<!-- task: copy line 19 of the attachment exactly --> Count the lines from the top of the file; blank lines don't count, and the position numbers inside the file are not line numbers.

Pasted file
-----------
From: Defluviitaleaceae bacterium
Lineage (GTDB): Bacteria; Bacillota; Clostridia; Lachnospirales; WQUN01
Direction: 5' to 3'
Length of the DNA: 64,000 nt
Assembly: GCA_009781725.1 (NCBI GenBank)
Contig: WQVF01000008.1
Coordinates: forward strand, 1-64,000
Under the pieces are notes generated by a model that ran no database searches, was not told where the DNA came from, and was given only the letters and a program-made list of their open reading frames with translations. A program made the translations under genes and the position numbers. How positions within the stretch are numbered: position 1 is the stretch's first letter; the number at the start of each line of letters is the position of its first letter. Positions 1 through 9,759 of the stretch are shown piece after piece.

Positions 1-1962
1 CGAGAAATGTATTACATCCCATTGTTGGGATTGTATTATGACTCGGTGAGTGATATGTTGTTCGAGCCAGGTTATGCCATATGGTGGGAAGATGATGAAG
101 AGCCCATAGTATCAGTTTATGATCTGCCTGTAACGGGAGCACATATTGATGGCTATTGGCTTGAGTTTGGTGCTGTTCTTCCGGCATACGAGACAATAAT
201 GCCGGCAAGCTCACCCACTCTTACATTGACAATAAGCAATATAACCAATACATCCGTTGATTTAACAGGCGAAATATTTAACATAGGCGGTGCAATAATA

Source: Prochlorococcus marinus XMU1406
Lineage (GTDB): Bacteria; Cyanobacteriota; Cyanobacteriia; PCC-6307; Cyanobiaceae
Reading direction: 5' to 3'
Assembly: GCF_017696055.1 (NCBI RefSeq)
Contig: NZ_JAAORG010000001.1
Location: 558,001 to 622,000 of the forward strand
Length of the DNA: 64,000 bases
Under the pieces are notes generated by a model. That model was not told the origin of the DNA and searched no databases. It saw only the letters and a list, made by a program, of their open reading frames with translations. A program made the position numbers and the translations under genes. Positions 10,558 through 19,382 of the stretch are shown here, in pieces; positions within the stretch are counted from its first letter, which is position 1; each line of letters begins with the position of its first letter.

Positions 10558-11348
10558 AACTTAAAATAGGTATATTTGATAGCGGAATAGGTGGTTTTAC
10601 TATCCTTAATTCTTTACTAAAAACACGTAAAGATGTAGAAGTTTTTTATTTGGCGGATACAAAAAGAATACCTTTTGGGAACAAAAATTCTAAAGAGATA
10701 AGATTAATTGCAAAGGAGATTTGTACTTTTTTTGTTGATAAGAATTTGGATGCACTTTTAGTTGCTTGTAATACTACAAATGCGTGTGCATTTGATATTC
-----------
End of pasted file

Length of the DNA: 64,000 bases